The Most-Read Food Stories of 2020

The Most-Read Food Stories of 2020

Decades from now, when cultural historians sift through the social media posts of 2020, they will tell the pandemic stories of savvy chefs and restaurateurs forced to pivot to meal kits, corner markets and sidewalk cafes as their industry collapsed, seemingly overnight. These historians will note the panic shopping of early March, as Americans rushed to buy N95 masks, toilet paper and Clorox wipes, along with whatever pantry staples they could find, 20-pound bags of flour and industrial-size bricks of active dry yeast included.

And they’ll have to scroll through mind-numbing photographs of bread — millions of misshapen, deflated, underdone boules that, as the months went by, gave way to airy, burnished and scored loaves artfully posed with crocks of house-smoked compound butter. Will they note that for some of the quarantined that single act of posting a loaf of bread on Instagram justified another housebound day?

The stories our readers craved this year were those that served as a kind of masters-level home economics course for the quarantined. Here, in ascending order, are the pieces that kept readers focused and fed, the journalism that made them better cooks.

By November, most people were just plain tired of cooking, but Thanksgiving required more. Margaux Laskey’s recipe roundup offered some less-labor-intensive inspiration for subdued holiday gatherings.

In April, as the realization set in that quarantine was going to last longer than anyone had imagined, Ali Slagle gave readers permission to cook their pasta and sauce in one pot, with delicious results.

We at NYT Cooking and the Food desk have worked remotely since March, gaining the small luxury of making lunches (and breakfasts and dinners) at home. Kasia Pilat compiled the greatest hits, the recipes we’ve leaned on in much the same way we used to rely on the takeout dumplings and dan dan noodles near the office.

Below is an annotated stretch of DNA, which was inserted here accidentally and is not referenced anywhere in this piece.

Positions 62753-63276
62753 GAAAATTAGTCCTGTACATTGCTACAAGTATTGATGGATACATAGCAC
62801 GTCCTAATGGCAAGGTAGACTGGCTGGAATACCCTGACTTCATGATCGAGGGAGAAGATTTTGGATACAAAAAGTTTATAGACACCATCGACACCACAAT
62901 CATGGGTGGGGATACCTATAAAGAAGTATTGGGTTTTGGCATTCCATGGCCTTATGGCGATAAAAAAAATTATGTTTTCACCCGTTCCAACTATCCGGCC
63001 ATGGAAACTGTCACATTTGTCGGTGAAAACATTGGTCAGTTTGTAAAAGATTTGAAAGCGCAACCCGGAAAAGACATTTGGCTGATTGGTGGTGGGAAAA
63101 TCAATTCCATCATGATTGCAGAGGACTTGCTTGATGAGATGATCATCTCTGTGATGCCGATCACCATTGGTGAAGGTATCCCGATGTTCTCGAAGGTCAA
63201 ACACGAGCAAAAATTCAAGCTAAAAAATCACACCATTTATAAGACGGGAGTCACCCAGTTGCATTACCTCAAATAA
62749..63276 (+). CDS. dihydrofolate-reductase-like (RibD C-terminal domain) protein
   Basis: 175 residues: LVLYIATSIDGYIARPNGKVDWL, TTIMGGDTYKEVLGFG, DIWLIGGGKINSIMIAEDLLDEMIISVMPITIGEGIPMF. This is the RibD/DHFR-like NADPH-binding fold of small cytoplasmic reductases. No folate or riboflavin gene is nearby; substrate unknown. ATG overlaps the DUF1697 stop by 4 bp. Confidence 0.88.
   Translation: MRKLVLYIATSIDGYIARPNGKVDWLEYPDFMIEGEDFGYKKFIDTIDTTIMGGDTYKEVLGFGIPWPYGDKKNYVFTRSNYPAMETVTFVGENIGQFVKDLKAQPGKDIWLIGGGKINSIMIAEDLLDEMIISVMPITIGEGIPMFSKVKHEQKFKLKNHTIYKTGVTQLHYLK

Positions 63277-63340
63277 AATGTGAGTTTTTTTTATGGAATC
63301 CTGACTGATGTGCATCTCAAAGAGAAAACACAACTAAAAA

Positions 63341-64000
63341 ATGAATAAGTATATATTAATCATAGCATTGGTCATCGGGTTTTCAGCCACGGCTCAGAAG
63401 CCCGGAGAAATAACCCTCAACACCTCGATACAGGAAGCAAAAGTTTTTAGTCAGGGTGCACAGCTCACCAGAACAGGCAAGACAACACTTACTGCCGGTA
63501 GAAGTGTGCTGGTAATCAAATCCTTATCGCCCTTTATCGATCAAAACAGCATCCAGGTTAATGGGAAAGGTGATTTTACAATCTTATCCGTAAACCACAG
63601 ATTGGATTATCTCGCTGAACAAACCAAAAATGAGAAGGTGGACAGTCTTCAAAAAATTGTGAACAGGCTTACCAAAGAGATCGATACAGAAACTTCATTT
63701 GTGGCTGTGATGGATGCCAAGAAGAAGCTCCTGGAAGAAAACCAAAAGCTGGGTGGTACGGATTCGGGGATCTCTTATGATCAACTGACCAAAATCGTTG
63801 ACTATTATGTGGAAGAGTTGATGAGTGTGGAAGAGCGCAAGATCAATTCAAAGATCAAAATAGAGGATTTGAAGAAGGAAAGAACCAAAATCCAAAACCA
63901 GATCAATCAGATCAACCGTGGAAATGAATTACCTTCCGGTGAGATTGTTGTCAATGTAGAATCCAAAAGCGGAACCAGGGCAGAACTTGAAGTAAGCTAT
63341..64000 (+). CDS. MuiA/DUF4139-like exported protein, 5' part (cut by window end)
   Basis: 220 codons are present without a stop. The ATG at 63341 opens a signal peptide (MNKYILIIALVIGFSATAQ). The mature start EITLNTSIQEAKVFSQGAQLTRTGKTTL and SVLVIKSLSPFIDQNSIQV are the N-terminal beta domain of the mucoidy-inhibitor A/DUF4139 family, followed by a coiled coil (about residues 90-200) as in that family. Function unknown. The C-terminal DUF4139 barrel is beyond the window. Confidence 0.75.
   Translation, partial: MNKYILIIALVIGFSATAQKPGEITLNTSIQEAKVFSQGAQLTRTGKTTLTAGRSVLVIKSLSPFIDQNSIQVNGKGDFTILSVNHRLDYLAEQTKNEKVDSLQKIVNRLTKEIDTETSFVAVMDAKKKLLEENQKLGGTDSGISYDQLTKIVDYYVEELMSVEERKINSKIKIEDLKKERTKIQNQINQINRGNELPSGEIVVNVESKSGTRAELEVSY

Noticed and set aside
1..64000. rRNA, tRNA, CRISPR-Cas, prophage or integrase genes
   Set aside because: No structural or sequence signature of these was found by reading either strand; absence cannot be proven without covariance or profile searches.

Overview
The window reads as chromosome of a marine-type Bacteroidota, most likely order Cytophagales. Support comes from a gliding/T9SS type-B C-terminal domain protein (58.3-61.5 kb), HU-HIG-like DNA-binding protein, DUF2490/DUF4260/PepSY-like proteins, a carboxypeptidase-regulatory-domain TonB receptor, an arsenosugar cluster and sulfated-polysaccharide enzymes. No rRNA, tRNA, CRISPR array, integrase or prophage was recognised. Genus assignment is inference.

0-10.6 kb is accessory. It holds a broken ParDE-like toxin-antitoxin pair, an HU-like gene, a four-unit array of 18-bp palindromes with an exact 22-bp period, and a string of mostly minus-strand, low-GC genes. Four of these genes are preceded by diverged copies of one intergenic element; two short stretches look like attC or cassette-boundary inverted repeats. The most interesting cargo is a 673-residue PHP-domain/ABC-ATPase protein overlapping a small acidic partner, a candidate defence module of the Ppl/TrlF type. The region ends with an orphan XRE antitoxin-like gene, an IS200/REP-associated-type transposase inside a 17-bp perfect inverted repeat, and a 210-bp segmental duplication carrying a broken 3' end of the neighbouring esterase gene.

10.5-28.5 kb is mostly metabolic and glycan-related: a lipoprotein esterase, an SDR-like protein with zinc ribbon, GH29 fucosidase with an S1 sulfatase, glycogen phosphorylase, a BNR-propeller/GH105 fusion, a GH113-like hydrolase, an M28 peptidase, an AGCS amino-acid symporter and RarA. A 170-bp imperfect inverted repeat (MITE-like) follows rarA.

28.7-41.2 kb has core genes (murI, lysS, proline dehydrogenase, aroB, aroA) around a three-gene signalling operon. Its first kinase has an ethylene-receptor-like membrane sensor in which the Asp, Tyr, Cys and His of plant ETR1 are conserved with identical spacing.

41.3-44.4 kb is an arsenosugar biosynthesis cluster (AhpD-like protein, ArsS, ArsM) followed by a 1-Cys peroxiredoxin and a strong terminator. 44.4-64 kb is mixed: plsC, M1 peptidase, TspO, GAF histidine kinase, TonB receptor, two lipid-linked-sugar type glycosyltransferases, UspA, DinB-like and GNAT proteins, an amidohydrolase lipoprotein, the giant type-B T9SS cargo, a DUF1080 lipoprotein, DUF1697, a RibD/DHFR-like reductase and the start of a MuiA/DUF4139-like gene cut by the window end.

In February, Priya Krishna answered the age-old question: How do nudists cook? Carefully, and clothed in a T-shirt, if deep-frying is on the agenda.

In February, print readers received a special section with 24 recipes requiring only one cooking vessel. “Whether you like cooking, love it or are indifferent to the task, most of us can agree that washing a lot of pots and pans after dinner is a drag,” Sam Sifton wrote. “Wouldn’t it instead be easier if there was really only one? One skillet or one Dutch oven, one sheet pan, one pot? Wouldn’t that be great?” It was a prescient collection for the year that was.

The Court of Master Sommeliers confers high honors, but many women candidates told Julia Moskin that they’ve paid a steep price.

Florence Fabricant does things her way. And this Thanksgiving, she urged readers to do the same, skipping the pie and churning ice cream and sorbet instead.

Kim Severson looked at how a family in Fort Bend, Ind., opened their home to dozens of Black Notre Dame students for Thanksgiving, and how the pandemic changed their celebration this year.

Tejal Rao called for a change in restaurant kitchens, arguing that casting the chef as the star comes at too great of a cost — abuse and unfairness — to the workers around him.

Brett Anderson profiled the restaurateur Kuan Lim, whose Lucky Palace restaurant has drawn wine lovers to Shreveport, La., for decades.

Pete Wells checked in on Marilyn Hagerty, the North Dakota restaurant reviewer who found nationwide fame a decade ago for her viral review of an Olive Garden.

In the early days of the lockdown, Eric Asimov wrote about the stigma of drinking wine alone.

The pandemic has cemented outdoor dining’s place in New York. Pete Wells contemplated how that change will alter the city’s restaurant experience.


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